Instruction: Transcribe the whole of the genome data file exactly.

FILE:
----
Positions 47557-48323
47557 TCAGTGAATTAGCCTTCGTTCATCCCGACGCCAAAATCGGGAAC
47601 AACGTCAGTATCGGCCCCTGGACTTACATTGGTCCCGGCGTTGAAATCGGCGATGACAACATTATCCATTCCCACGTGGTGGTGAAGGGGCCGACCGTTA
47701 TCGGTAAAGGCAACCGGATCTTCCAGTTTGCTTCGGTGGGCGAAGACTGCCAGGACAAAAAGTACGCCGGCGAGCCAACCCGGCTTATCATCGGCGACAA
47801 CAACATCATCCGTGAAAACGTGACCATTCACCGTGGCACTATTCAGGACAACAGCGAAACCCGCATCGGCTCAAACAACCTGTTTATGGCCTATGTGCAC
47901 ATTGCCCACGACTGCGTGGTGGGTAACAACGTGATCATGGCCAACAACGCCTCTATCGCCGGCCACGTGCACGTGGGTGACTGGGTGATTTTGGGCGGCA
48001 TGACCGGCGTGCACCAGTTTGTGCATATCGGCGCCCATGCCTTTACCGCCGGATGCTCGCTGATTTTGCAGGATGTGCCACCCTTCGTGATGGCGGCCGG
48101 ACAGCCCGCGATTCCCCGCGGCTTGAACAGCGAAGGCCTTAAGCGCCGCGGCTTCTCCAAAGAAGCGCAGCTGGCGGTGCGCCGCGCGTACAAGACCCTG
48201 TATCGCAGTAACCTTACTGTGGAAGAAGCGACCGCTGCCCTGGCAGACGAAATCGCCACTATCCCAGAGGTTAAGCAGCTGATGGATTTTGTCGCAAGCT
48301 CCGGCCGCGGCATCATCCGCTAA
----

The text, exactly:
Positions 47557-48323
47557 TCAGTGAATTAGCCTTCGTTCATCCCGACGCCAAAATCGGGAAC
47601 AACGTCAGTATCGGCCCCTGGACTTACATTGGTCCCGGCGTTGAAATCGGCGATGACAACATTATCCATTCCCACGTGGTGGTGAAGGGGCCGACCGTTA
47701 TCGGTAAAGGCAACCGGATCTTCCAGTTTGCTTCGGTGGGCGAAGACTGCCAGGACAAAAAGTACGCCGGCGAGCCAACCCGGCTTATCATCGGCGACAA
47801 CAACATCATCCGTGAAAACGTGACCATTCACCGTGGCACTATTCAGGACAACAGCGAAACCCGCATCGGCTCAAACAACCTGTTTATGGCCTATGTGCAC
47901 ATTGCCCACGACTGCGTGGTGGGTAACAACGTGATCATGGCCAACAACGCCTCTATCGCCGGCCACGTGCACGTGGGTGACTGGGTGATTTTGGGCGGCA
48001 TGACCGGCGTGCACCAGTTTGTGCATATCGGCGCCCATGCCTTTACCGCCGGATGCTCGCTGATTTTGCAGGATGTGCCACCCTTCGTGATGGCGGCCGG
48101 ACAGCCCGCGATTCCCCGCGGCTTGAACAGCGAAGGCCTTAAGCGCCGCGGCTTCTCCAAAGAAGCGCAGCTGGCGGTGCGCCGCGCGTACAAGACCCTG
48201 TATCGCAGTAACCTTACTGTGGAAGAAGCGACCGCTGCCCTGGCAGACGAAATCGCCACTATCCCAGAGGTTAAGCAGCTGATGGATTTTGTCGCAAGCT
48301 CCGGCCGCGGCATCATCCGCTAA